- Killing and Dying: Six Stories by Adrian Tomine is an impressive short story collection in comics. I would put it next to any collection of stories in prose out this year and be confident it would hold its own, it’s that good. Tomine explores the themes of identity and unrealistic dreams. The title story tells of a father’s love and grief, and his difficulty with being supportive of his daughter’s desire to do stand-up comedy. It’s a haunting story of perceptions: who is dying and who is killing keep changing throughout. The collection leads off with a farcical tale of a misunderstood artist who dreams of a new artform called “hortisculpture,” a combination of plants and sculpture that is as ugly as its portmanteau namesake. Tomine plays with the presentation, telling the story in four panel chunks as if it were a newspaper comic, complete with full-page Sunday installments on schedule. The format and the subject matter let him poke fun of himself for the self-seriousness of an artist. Two of the shorter pieces, “Translated, from the Japanese” and “Intruders,” are very meditative and text-based. The former never even shows its characters, instead showing the settings as we read a letter from a mother to her son about a transitional moment in their lives. The latter narrates the inner monologue of a soldier on leave coming to terms with his past, but this time using a nine panel grid to tell the story. It’s a fantastic collection of stories; every one stuck with me.
- March: Book One, written by John Lewis and Andrew Aydin, and illustrated by Nate Powell, is the powerful first part of a trilogy of comics based on Lewis’s life and the civil rights movement. The story concerns Lewis’s early days in rural Alabama and his start in the civil rights movement in Nashville while he was in college. He was involved with the nonviolent sit-ins at the downtown stores in Nashville that protested segregation. All of this narrative is framed by the contemporary Lewis reminiscing about his past while he gets ready to attend the inauguration of Barack Obama in January of 2009. This is one instance where I think the medium of comics is especially effective at conveying the power of the story while also helping the reader see the larger context. The scenes of violence are particularly potent to help the reader see both the resistance the protesters faced and the way the strategy of nonviolence worked in the face of violent resistance. By being able to see faces and settings, the story came alive in the same way that a documentary would, but there wasn’t footage of many of the scenes he was telling. I would highly recommend this to anyone wanting to learn about the civil rights movement. One word of caution: the book does not shy away from the harsh language used against African Americans. The n-word is used multiple times, so use discretion if giving the comic to a younger reader.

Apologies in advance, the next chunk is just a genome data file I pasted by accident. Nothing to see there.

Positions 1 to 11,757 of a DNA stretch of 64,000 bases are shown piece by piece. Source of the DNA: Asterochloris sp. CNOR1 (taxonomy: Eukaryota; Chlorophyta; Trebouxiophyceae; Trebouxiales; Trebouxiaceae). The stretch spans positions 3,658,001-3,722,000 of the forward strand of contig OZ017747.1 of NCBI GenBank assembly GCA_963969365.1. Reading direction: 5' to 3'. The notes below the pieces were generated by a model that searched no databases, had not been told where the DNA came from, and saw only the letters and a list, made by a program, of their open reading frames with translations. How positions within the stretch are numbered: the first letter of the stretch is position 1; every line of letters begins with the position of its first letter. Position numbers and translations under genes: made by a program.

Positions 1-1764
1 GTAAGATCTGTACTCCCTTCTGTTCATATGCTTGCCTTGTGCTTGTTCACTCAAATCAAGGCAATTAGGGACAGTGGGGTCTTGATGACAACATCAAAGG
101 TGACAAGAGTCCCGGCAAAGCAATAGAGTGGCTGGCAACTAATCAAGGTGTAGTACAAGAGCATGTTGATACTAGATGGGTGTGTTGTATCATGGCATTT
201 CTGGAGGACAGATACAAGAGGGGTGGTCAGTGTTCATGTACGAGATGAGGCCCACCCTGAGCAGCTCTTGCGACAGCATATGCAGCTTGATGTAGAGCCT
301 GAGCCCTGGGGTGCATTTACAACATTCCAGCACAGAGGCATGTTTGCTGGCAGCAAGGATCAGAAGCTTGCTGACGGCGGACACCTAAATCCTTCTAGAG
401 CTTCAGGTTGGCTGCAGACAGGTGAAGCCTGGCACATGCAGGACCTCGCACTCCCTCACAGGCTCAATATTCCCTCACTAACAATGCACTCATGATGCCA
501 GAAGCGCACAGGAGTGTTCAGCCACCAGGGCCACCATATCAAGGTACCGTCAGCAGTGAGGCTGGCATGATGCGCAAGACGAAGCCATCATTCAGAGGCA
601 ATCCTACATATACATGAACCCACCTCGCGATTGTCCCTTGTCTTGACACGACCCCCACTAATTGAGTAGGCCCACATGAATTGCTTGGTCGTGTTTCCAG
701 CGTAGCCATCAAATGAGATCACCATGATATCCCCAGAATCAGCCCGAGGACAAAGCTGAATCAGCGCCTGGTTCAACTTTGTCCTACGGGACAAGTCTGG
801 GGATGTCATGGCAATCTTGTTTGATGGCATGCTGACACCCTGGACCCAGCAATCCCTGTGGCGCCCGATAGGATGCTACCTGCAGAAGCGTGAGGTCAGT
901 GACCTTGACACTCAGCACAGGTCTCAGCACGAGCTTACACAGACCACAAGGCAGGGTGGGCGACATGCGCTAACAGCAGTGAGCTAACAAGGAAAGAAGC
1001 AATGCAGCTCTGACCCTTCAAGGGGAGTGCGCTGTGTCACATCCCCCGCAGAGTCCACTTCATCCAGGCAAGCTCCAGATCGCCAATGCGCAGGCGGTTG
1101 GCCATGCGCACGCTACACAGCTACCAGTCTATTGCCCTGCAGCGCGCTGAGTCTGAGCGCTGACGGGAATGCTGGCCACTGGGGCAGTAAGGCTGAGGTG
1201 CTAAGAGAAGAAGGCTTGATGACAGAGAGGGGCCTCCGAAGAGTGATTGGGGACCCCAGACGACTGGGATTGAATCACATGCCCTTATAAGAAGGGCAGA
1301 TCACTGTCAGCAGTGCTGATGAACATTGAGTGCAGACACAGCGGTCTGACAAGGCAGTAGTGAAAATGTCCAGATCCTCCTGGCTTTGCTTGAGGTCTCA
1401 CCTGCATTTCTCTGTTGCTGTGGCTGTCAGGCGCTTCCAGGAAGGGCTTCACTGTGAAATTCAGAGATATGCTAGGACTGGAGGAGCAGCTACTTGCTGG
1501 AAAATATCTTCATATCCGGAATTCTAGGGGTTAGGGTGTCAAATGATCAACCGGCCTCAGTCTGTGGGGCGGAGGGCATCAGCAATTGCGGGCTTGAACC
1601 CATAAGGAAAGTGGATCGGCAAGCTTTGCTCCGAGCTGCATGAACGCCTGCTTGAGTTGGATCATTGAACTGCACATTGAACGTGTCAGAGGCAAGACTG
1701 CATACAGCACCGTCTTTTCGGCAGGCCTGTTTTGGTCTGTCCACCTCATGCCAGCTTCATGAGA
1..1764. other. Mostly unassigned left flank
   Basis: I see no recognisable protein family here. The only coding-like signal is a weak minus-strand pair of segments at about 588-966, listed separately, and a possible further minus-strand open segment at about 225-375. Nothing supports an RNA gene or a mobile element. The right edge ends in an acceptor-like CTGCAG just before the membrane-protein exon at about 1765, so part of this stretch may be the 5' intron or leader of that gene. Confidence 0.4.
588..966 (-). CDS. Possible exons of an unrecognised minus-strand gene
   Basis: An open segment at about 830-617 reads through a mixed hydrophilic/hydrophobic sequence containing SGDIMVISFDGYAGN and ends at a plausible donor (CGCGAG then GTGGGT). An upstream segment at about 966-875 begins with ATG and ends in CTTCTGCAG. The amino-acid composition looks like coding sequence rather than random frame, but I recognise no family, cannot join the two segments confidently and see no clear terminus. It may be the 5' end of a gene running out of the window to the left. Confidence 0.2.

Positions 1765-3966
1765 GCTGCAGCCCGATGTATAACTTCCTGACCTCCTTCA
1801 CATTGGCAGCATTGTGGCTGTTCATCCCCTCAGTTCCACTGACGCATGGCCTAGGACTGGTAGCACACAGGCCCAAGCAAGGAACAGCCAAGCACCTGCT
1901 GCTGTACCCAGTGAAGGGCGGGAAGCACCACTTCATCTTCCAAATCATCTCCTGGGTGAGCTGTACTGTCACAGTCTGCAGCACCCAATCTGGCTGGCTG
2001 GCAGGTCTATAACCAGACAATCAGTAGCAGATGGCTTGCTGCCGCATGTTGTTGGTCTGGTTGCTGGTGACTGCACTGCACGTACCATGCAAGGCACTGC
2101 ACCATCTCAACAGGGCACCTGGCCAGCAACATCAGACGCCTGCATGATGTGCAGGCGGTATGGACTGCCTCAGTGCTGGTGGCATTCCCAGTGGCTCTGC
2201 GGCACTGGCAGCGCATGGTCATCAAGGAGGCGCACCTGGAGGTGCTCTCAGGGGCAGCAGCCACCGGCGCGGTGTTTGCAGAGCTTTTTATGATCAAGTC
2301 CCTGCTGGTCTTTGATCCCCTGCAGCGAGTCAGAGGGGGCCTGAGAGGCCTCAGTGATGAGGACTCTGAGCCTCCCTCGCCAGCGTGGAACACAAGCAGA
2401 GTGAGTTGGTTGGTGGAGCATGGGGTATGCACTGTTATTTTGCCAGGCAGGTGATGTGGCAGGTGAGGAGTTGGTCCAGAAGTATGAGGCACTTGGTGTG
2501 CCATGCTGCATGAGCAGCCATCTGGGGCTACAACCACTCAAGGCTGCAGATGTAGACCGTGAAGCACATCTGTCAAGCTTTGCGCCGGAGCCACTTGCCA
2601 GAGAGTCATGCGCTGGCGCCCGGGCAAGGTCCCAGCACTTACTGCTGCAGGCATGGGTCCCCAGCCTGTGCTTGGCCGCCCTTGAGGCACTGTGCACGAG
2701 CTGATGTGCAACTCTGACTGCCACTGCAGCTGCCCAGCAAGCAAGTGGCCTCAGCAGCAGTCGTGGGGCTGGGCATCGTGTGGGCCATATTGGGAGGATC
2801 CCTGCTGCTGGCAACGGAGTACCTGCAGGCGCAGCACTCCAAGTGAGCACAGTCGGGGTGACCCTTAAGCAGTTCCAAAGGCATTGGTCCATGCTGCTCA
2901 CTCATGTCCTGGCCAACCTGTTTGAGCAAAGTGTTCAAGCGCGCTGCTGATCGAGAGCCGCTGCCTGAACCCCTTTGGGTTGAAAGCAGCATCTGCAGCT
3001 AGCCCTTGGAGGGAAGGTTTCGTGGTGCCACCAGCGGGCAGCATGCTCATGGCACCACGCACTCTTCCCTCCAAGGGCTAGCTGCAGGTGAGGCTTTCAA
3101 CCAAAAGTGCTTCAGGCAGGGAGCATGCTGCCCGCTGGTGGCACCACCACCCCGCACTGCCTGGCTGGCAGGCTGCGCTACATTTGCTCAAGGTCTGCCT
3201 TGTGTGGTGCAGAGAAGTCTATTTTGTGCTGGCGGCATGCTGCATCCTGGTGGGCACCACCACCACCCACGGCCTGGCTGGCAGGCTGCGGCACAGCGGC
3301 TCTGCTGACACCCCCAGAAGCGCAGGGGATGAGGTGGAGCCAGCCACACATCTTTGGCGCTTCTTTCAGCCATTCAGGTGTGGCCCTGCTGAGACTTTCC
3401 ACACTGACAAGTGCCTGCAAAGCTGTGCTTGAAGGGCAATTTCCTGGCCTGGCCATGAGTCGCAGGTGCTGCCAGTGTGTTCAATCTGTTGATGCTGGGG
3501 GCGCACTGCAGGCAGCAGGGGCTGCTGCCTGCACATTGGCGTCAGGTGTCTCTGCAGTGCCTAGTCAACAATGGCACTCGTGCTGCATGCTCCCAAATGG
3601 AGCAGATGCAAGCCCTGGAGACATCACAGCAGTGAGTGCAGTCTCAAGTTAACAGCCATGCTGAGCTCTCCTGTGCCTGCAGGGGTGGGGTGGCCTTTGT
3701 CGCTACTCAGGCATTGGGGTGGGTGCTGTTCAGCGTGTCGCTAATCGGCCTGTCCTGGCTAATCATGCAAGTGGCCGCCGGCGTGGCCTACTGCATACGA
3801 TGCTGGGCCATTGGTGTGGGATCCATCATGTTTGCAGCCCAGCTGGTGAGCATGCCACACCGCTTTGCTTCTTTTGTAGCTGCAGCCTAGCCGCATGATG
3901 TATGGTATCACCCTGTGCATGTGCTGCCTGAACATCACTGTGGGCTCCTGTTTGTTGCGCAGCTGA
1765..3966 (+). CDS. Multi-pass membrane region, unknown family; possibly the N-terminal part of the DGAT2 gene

- File Under: 13 Suspicious Incidents by Lemony Snicket (the pen name of Daniel Handler) and illustrated by Seth is a fun collection of mysteries in the kids’ series All the Wrong Questions. Snicket is also the author of the previous A Series of Unfortunate Events, and this one features a similar humorous style of writing, full of wordplay and literary references. All the Wrong Questions is narrated by the young Snicket who is trying to solve a mystery in the spooky town of Stain’d-by-the-Sea, but File Under departs from the larger mystery to have Snicket solve some smaller conundrums that he stumbles upon or that are brought to him. Many of the familiar denizens of the town including Jake Hix, the Bellerophon brothers, Moxie Mallahan, and his clueless chaperone S. Theodora Markson, as well as many others, make appearances in the various suspicious incidents. The answers or conclusions to the mysteries are provided at the end of the book much the same as they would in an Encyclopedia Brown or similar mystery book, and the clues aren’t so difficult that a young reader couldn’t figure out the solutions to at least some of them (confession: I only figured out a handful myself). Snicket’s style is educational as it entertains. The characters provide useful definitions of difficult words throughout the stories, such as inane (“pointless and dull”) and preternaturally (“extra”), and phrases like “shadow of its former self” (“not as good as it used to be”) and “well-bred” (“doesn’t mean anything at all, but which some people use to make themselves feel better than others”). The literary references were also fun, especially for an English major like me. In one story alone, “Twelve or Thirteen,” there were mentions of a stolen portrait of Gary Dorian, an Ethan Frome Festival sled race, and hidden within the list of sledders the name of the poet William Carlos Williams. This is a good kids’ book and series, one that even an adult can enjoy.